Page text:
Solar stocks have skyrocketed since March on optimism about government efforts to stimulate demand for the clean energy source, but analysts warn that with earnings season beginning, investors in the high-flying sector are in for a strong dose of reality.

Makers of solar panels were virtually unscathed by the economic downturn until late last year, when funding for all types of projects dried up, green ones included.

Solar companies' shares, however, were battered throughout 2008 by concerns that a pullback in solar tax breaks in Spain would lead to a flood of solar panels in the market, driving prices and profits downward.

This year, that very scenario has played out, with a global recession and credit crunch making matters worse. Until March, solar stocks continued their sell-off, with many hitting 52-week lows early that month.

Since then, however, investors have snapped up solar stocks, driving share values to double in some cases, in the hopes that government efforts to boost solar power in both the United States and China would help restore the industry's booming double-digit growth.

Such a sharp and sustained rally, however, has left many specialist investors scratching their heads, Commerzbank analyst Robert Schramm said in a note to clients. The negative fundamentals have not begun to change.

Shares of Chinese solar companies have been among the biggest gainers since China said in late March that it would launch a generous subsidy for solar power systems. That nation's top solar panel maker, Suntech Power Holdings Co Ltd, more than doubled to close at $12.89 on Monday after hitting a lifetime low of $5.09 on March 2.

Trina Solar Ltd's stock has also more than doubled since early March, while shares of LDK Solar Co Ltd and Canadian Solar Inc have soared over 90 percent from lifetime lows hit last month.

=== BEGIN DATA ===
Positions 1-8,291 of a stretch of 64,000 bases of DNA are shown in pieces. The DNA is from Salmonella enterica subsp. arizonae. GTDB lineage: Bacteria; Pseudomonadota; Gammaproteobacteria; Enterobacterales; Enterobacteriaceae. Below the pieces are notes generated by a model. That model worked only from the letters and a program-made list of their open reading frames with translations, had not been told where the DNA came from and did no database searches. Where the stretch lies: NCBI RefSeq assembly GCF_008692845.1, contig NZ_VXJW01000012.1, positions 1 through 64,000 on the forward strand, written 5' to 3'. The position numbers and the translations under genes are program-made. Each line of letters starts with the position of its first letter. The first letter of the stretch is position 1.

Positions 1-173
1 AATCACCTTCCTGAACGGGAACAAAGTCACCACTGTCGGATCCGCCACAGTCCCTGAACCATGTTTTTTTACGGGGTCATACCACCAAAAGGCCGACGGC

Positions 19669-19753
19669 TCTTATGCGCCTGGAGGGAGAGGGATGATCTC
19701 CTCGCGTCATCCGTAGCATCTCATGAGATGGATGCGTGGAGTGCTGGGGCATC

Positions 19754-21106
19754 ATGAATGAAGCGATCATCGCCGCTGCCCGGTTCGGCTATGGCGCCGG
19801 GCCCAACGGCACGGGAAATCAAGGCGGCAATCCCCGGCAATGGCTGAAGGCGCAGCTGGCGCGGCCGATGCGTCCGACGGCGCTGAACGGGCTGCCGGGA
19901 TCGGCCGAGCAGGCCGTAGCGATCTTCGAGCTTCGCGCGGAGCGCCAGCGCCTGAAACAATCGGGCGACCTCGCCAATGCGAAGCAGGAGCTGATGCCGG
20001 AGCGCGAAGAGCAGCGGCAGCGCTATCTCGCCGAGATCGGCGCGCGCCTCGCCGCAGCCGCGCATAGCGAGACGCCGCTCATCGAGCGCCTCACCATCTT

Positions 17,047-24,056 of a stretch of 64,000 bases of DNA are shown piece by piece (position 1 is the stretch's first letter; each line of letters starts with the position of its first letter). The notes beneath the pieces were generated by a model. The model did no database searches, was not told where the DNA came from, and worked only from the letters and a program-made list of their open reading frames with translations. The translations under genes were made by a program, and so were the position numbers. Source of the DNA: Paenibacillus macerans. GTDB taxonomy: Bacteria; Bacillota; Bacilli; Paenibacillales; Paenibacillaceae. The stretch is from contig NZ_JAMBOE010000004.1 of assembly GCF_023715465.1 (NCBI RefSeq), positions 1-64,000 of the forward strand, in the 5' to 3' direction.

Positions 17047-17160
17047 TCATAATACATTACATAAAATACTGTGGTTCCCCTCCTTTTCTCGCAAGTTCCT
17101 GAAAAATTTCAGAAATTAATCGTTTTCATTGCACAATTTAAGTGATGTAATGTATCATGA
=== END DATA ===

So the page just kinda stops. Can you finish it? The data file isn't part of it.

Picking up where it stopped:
In comparison, the Standard & Poor's 500 index has risen 13 percent in the same period.

U.S. solar companies SunPower Corp and First Solar Inc, meanwhile, have each gained more than 30 percent since hitting year lows in March, while top German solar company Q-Cells' stock has soared 65 percent from its 52-week low last month.


Analysts, however, warn that the party will be over as soon as companies begin reporting results for the first quarter and updating their outlooks for the rest of the year.

Really nothing has changed, Wedbush Morgan analyst Al Kaschalk said in an interview. We still have oversupply of modules in the market, credit is still not readily available and production capacity plans are still on hold. It's going to be difficult for companies to say with any conviction that they are going to blow right through this.

San Jose, California-based SunPower will be the first major solar company to post first-quarter results this Thursday, and Kaschalk said Wall Street is expecting the company to cut the top end of its $1.6 billion to $2 billion 2009 revenue view.

On Monday, solar stocks already showed signs of decelerating, with many posting losses of more than 10 percent on a dismal day for the broader market.

This is not an environment for short term investors, said Karina Funk, an analyst with Winslow Green Mutual Funds in Boston, who added that it was too difficult to time the recovery of the solar market. You do see rallies and stocks down because people are trying to time this. I see those as opportunities for long-term investors.

At the beginning of the year, many solar companies said they expected to see demand for solar panels recover in the second half of 2009 as money from the U.S. economic stimulus begins to flow to new projects. Continued tightness in credit markets is now calling that forecast into question, with many expecting the market's oversupply of solar panels to last another six months to a year.

A recovery in the second quarter will be milder than expected mainly because of excess capacity, HSBC analyst Christine Wang said in an interview. The extent of the (solar) market's weakness and pressure on margins have yet to be fully reflected on solar stocks. There's reason to be cautious.

Enthusiasm surrounding the Chinese government's subsidy program has also waned.

It's hard to have visibility on any timing or magnitude of that impact from China, said Funk. It's not clear that the government and the industry have been coordinating yet on how to make that money flow effectively.

(Reporting by Nichola Groom; Additional reporting by Christoph Steitz in Frankfurt and Leonora Walet in Hong Kong; Editing by Richard Chang)